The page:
It’s always interesting when you can simply walk down your street and find yourself seeing things in a new light, you start snapping away; the sun makes us all feel that bit more positive.
If you guys have had your own challenges and solutions when photographing outdoors and very hot weather feel free to comment below.
What Inspires You?
Whether it’s a pre-planned shoot, paid work or just general exploration, there is always something to see that can inspire me. Sometimes it can take time to get into the flow of the photo shoot but then something will grab my attention and then magic kicks in and the images just roll out.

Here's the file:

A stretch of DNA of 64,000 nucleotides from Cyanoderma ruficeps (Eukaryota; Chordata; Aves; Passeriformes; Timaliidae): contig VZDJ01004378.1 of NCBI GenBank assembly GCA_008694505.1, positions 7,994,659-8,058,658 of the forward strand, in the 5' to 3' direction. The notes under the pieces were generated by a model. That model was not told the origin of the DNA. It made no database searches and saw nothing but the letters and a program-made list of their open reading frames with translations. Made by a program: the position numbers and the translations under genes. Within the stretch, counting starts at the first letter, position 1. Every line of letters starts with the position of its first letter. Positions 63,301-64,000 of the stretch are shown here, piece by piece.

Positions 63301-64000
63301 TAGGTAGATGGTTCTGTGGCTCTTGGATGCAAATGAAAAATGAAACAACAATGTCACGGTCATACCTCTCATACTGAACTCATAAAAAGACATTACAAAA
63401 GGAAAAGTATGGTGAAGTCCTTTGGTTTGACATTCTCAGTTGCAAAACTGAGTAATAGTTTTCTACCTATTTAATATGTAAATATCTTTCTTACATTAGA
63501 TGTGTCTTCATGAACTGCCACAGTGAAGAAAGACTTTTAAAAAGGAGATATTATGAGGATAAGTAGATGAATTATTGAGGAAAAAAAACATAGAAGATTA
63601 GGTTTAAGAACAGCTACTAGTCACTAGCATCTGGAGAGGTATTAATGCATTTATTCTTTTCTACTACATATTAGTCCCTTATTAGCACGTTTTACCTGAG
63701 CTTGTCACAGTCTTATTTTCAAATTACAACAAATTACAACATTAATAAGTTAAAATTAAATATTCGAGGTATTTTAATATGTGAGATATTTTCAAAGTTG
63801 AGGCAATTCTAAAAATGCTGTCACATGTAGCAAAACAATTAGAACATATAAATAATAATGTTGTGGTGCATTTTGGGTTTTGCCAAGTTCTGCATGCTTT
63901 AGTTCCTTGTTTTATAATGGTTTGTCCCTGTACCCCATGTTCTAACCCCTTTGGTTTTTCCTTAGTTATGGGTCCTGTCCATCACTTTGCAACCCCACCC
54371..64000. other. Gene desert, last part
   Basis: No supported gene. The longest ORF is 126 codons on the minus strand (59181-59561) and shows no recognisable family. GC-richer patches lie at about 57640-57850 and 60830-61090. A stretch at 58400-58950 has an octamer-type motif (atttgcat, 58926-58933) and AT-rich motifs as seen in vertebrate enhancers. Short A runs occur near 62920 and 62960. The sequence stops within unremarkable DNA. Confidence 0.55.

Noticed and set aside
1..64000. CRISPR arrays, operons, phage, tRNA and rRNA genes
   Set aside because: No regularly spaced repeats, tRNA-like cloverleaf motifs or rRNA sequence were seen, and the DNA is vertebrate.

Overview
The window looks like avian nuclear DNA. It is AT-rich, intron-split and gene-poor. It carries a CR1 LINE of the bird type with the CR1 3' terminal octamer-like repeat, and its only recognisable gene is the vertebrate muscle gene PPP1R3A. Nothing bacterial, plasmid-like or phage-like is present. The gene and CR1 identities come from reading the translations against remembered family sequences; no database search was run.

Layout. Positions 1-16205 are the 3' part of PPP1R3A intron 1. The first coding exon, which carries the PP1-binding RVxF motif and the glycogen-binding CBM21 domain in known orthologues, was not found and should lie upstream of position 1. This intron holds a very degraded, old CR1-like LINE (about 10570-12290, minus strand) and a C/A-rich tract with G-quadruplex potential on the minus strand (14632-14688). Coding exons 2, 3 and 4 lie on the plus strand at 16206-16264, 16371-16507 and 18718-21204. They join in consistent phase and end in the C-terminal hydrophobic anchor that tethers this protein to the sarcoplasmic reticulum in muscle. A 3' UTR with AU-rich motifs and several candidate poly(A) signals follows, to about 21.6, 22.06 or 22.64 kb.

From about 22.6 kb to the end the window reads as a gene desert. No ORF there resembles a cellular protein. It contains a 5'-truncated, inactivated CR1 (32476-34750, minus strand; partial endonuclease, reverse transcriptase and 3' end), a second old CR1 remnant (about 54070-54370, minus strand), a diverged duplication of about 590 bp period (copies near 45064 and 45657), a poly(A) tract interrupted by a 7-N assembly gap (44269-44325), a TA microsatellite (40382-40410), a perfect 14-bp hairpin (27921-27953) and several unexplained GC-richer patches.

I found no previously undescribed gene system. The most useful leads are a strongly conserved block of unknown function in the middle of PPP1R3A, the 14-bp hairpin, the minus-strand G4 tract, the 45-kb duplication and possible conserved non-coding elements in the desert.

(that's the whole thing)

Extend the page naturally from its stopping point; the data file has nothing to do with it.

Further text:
What sort of things inspire you when working? Does it range from a specific artist for inspiration, or a location; or does it come from within, your own experiences from life? I personally believe that every piece of art can be inspired by something different, almost every time. Some can be inspired by simple aesthetics of an place or something that feels right in the moment. However, I want to know what things inspire you guys to create your art, whatever medium that may be; please don’t be afraid to comment below i you’re feeling open.